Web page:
The biological material also can comprise human neoplasms, either benign or malignant, e.g., cells from a laryngeal cancer, a breast cancer, an ovarian cancer, a uterine cancer, a cervical cancer, an endometrial cancer, a vaginal cancer, a testicular cancer, a prostate cancer, a leiomyoma or benign prostate hyperplastic tissue. LNCaP is a useful prostate cancer cell line.
 The cells also can be human endocrine cells or human exocrine cells from, e.g., gall bladder, adrenal gland, pancreas, thyroid, salivary gland, pituitary gland, hypothalamus, ovary or testis.
 D. Exposing the Biological Material
 After having selected the biological material and the hormonal environments, one then exposes the biological material to different hormonal environments.
 A first step in exposure is administering the graft to the animal. If the graft is a cell line or cell culture, the material can be injected into the host. Tissue can be prepared by mincing it and passing the minced material serially through a needle before injection. Injection can be, e.g., intraperitoneal, intramuscular, or subcutaneous. If the material for transplant is a tissue or organ, it can be inserted surgically. However, regardless of the method, one aim is to administer a sufficient amount of material to an appropriate location so that material can be retrieved for analysis after cultivation. In order to perform parallel experiments, the transplants usually will be made contemporaneously.
 The biological material should be cultured in the animal for a sufficient amount of time for the hormone-regulated trait to become detectable in the different hormonal environments. Also, the material should be cultured for sufficient time to provide sufficient material for subsequent analysis. Depending upon the nature of the hormone-dependent trait to be examined, differences can be seen within a few hours after exposure. However, genetic expression of other traits, such as morphological features, may take weeks to develop. This includes, for example, sufficient time for a grafted tumor to become vascularized or to metastasize. A graft can be cultured through the point of death of the animal.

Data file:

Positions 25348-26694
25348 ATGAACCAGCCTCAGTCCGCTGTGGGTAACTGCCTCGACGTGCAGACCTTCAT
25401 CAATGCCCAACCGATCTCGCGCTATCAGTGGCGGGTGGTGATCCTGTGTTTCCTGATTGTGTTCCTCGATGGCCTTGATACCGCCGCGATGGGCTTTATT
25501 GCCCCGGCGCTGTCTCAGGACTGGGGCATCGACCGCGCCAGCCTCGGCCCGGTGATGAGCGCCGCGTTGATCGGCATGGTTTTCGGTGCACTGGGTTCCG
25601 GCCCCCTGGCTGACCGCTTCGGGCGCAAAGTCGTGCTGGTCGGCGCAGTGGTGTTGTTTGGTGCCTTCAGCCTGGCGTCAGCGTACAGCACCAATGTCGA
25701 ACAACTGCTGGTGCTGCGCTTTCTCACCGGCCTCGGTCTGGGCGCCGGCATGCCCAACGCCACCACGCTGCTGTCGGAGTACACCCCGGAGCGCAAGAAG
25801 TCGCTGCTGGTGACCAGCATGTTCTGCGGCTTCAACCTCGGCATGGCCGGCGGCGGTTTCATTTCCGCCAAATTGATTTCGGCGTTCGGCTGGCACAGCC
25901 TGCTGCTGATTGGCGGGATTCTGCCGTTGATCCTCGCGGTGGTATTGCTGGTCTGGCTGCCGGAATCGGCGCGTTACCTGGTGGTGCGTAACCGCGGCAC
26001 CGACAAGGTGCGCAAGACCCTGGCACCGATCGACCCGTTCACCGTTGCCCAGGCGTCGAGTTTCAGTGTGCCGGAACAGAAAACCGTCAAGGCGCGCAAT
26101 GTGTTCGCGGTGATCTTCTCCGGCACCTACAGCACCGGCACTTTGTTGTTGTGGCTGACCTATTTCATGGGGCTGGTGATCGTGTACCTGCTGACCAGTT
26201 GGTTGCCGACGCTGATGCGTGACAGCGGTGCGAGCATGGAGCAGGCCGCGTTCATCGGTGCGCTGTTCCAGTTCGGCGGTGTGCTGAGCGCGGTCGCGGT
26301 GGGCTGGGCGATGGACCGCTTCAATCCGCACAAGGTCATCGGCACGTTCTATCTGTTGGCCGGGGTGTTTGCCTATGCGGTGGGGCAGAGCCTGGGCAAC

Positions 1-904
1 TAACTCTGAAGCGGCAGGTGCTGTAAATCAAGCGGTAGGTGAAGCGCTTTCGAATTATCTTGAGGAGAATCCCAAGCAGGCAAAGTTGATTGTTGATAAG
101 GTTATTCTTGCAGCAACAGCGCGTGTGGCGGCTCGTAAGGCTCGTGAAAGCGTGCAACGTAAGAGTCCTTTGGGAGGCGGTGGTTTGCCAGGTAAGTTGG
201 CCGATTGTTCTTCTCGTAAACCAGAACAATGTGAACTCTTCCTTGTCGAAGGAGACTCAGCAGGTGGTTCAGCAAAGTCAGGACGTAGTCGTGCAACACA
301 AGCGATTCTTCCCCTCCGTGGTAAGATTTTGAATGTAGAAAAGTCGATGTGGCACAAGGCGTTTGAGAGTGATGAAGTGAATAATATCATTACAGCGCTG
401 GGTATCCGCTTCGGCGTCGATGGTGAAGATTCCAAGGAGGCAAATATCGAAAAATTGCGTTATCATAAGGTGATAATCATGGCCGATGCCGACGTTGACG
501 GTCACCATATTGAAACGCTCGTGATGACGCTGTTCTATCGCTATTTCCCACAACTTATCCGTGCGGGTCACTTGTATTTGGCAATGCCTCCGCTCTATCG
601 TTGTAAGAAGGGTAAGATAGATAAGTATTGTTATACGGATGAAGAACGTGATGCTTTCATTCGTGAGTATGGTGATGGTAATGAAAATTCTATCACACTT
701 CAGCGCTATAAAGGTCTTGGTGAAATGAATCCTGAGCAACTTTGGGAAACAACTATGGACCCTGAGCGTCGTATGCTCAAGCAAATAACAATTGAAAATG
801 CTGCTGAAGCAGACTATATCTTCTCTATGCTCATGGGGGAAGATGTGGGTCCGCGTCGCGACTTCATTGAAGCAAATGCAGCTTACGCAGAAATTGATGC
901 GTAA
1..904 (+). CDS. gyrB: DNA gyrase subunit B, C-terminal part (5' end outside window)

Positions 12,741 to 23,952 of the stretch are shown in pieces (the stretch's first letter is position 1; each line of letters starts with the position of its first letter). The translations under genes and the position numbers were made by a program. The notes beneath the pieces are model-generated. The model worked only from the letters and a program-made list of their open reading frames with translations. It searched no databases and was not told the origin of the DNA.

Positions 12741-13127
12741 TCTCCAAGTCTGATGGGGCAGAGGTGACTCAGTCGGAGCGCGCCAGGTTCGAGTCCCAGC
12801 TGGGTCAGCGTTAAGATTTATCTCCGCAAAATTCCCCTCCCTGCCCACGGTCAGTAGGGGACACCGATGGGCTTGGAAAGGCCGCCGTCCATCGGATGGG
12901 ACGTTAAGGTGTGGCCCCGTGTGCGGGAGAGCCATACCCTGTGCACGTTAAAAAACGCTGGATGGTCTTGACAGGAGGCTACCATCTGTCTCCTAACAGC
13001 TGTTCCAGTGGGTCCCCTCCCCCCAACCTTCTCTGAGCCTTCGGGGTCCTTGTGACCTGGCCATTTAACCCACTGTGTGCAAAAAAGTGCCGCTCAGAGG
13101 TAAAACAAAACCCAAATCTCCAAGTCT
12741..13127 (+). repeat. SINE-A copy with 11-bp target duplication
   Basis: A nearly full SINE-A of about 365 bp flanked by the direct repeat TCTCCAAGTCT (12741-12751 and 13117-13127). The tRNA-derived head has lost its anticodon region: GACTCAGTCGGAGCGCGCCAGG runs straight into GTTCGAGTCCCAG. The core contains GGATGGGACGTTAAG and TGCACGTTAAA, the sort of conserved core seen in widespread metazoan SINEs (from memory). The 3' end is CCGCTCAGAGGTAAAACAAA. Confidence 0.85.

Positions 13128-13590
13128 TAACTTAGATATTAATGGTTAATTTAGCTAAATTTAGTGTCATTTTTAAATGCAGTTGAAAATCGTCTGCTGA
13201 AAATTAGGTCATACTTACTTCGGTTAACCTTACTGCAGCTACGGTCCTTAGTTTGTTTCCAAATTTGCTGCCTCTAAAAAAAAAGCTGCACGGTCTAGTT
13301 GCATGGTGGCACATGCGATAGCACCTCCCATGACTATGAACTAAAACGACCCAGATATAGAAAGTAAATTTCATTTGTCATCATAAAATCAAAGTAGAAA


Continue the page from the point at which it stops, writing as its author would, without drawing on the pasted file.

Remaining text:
If the graft is a cancer cell line, it is useful to expose it until the cells have colonized the host or when a tumor becomes palpable; this provides enough material for analysis. For example, injection of about 1×106 to 1×107 LNCaP cells to nude mice required about two to three months to become palpable.
 After the graft has been exposed for a sufficient period of time, it can be removed from the animals so that differentially expressed traits can be identified and examined.
 III. Methods for Identifying Hormone-Regulated Traits
 A. Introduction
 In general, the methods of this invention for identifying hormone-regulated traits involve exposing biological material to two different hormonal environments and identifying traits that are expressed differently in the environments by comparing their expression in each of the environments. In this method, the traits to be analyzed must be selected and means for their identification provided. Once a hormone-regulated trait has been identified, one can make the trait the subject of further analysis.
 B. Selecting Traits for Identification and Analysis
 Any detectable trait can be the subject of identification and further analysis. This includes structural or functional traits. This invention also contemplates identifying traits that are up- or down-regulated in response to the hormonal environment. “Up-regulation” and “down-regulation” connote statistically significant )p <0.05) increases or decreases in expression of a measurable trait, such as transcription of a particular mRNA.
 Functional traits include biochemical or physiological traits of the cell, tissue or organ. The distinction between biochemical and physiological traits is not particularly distinct, and is used merely for purposes of demonstration. In general, biochemical traits are traits expressed at a cellular level, while physiological traits are expressed at a tissue or organ level.